- Jean Monnet Activities
- Jean Monnet Chair (Agreement No. 2018・3245 / 004 – 001)
- EVENTS Jean Monnet Chair
- 25th May 2023 Lecture at Kwansei Gakuin High school
［ Editor: Institute for Industrial Research 19th Jun, 2023 ］
25th May 2023 Lecture on EU at Kwansei Gakuin Senior High School
Lecture Title：“A Different View on European Integration. Three Stages on the Way of Becoming a Normative (Soft) Power”
Date & Time: 25th May, 2023 1:20 p.m. – 3:00 p.m.
Place: Kwansei Gakuin Senior High School
Lecturer: Holger Bungsche, Professor, School of International Studies, KGU
Number of participants: 12
The purpose of the lecture was to show the students how Europe has gradually developed from a war-destroyed continent to a normative (soft) world power. Against the background of recent rapprochement steps between Japan and South Korea the lecture intended to show the students, what middle powers like Japan and South Korea can achieve, if they cooperate for a prosperous regional economic development based on the commonly shared norms and values like democracy, freedom, human rights, and rule of law.
The lecture was based and roughly followed the chapter of the book “Introduction to International Studies”, which I contributed in order to provide first grade students an easy-to-understand introduction into the subject of international studies at our university department.
The chapter divides European Integration roughly into three steps.
The first covers the immediate period after the war until mid 1950s when fundamentally necessary institutions, namely the OEEC (Organization of European Economic Cooperation), the EPU (European Payment Union), and the ECSC (European Coal and Steel Community) were established in order to facilitate trade, revive formerly existing structures of division of labour across European countries and establish an institutionalized framework that provided security and stability.
In the second phase of integration the focus was on establishing economies of scale, creating a common internal market, and pursuing first common policies. In this second stage, which roughly covers the time from the end of the 1950s to the end of the 1980s (Treaties of Rome and Single European Act) we see integration initiatives that were deriving from within the treaties’ framework, but also from outside of it like for instance the establishment of the European exchange rate system (EMS), the environmental policy and the Schengen agreement. In this period the uniform integration process changes into a double-speed or even multi-speed process.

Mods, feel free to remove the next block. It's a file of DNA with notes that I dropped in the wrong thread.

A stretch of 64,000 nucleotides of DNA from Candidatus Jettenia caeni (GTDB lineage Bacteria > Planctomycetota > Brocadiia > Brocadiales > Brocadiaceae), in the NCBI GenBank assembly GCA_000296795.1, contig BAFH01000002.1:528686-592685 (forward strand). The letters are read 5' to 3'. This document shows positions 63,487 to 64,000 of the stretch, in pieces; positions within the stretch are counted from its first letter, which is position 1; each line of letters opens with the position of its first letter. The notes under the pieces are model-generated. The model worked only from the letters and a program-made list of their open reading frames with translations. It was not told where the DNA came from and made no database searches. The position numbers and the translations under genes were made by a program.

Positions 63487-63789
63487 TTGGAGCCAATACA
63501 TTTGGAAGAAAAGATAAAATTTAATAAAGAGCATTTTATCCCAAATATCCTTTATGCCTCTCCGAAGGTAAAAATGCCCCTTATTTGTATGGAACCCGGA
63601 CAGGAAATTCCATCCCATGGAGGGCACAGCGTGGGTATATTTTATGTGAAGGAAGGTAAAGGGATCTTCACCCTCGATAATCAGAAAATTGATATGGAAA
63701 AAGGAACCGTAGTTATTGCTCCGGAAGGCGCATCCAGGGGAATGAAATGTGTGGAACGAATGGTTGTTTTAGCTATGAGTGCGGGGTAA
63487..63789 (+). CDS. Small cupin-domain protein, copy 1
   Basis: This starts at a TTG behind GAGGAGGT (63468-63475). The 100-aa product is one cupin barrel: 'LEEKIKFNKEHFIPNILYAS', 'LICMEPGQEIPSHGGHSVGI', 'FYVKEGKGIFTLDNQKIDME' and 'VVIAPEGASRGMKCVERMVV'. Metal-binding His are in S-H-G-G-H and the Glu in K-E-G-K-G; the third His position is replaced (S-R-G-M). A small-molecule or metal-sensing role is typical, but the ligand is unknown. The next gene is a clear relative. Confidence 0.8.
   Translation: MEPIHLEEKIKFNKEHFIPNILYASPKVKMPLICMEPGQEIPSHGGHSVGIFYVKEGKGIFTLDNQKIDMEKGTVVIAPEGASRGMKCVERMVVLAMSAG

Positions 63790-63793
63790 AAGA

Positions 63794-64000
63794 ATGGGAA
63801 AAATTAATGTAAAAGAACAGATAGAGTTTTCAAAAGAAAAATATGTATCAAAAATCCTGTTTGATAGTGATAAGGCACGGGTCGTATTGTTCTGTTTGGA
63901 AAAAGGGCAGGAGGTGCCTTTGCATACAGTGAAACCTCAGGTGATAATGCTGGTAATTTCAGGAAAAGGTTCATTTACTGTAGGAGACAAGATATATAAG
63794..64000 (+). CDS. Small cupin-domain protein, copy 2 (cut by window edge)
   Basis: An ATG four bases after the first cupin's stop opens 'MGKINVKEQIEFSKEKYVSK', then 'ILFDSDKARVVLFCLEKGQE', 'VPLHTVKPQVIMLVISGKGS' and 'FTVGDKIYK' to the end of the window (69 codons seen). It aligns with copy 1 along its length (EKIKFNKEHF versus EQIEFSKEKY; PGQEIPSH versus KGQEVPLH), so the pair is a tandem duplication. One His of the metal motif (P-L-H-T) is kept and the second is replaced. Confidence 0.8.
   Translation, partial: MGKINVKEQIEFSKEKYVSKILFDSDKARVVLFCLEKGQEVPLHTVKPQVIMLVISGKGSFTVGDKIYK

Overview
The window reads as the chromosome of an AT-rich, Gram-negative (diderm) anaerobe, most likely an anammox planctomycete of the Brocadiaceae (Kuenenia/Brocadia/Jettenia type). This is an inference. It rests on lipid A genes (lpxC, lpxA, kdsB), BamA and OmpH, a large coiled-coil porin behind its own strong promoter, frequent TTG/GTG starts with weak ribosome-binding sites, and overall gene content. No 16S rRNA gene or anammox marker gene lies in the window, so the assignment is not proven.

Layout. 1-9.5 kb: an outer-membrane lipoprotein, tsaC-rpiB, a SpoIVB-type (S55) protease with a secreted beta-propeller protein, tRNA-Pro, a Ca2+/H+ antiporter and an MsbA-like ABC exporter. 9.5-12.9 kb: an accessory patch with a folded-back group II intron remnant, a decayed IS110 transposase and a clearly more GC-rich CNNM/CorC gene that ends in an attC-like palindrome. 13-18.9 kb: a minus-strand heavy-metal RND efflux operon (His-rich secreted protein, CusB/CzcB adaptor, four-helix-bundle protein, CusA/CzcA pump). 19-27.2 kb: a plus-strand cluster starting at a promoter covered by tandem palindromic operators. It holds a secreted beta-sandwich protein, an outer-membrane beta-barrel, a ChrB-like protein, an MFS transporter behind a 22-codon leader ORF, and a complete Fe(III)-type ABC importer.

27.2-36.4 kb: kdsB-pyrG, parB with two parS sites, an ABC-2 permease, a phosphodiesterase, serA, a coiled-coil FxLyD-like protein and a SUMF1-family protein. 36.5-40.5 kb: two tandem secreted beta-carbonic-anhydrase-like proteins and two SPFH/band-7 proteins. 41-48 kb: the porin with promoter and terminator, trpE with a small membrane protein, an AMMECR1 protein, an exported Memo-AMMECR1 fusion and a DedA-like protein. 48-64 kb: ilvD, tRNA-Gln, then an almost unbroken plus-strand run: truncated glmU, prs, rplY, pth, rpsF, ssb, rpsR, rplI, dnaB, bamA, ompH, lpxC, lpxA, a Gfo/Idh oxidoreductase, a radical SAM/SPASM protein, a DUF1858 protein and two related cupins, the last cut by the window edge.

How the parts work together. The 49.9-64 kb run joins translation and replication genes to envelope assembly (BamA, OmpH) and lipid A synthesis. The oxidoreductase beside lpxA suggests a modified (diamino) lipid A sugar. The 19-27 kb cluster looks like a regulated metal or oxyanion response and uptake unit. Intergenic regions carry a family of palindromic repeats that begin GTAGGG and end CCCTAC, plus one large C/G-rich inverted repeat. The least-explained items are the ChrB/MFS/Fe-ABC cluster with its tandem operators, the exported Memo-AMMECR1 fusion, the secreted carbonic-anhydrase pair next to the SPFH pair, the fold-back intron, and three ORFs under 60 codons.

In the third phase of European integration, which started with the Maastricht treaty, we finally observe the change from a multispeed integration process to the so-called Open-Method-of Coordination approach. This approach developed gradually first with the pursuit of the Sustainable Development Goals (SDGs) proclaimed at the Climate Summit in Rio de Janeiro in 1992, and with the successive implementation of the EU’s Lisbon and new Lisbon, the Gothenburg and finally the Europe 2020 and the European Green Deal strategies. With these strategies that set common goals but delegates the implementation of actual policies to the member states and the regions in Europe, the EU finally changed into a normative (soft) power, which it is today. Of course, this normative EU power is not restricted to climate or environmental policies, but extents into areas of protection of human rights, the rights of refugees and asylum seekers, the rule of law and a rule based international order.
Although the lecture was quite demanding for 3rd grade high school students, it provided then also with the very basic facts of European Integration and Enlargement.
Reaction of the Students to the Lecture:
One student wrote, Japan is always looking at the USA, but maybe it should pay closer attention to Europe.
Another student just said, I would like to learn more about Europe. I hope that I can pass the entrance examination to study at the School of International Studies.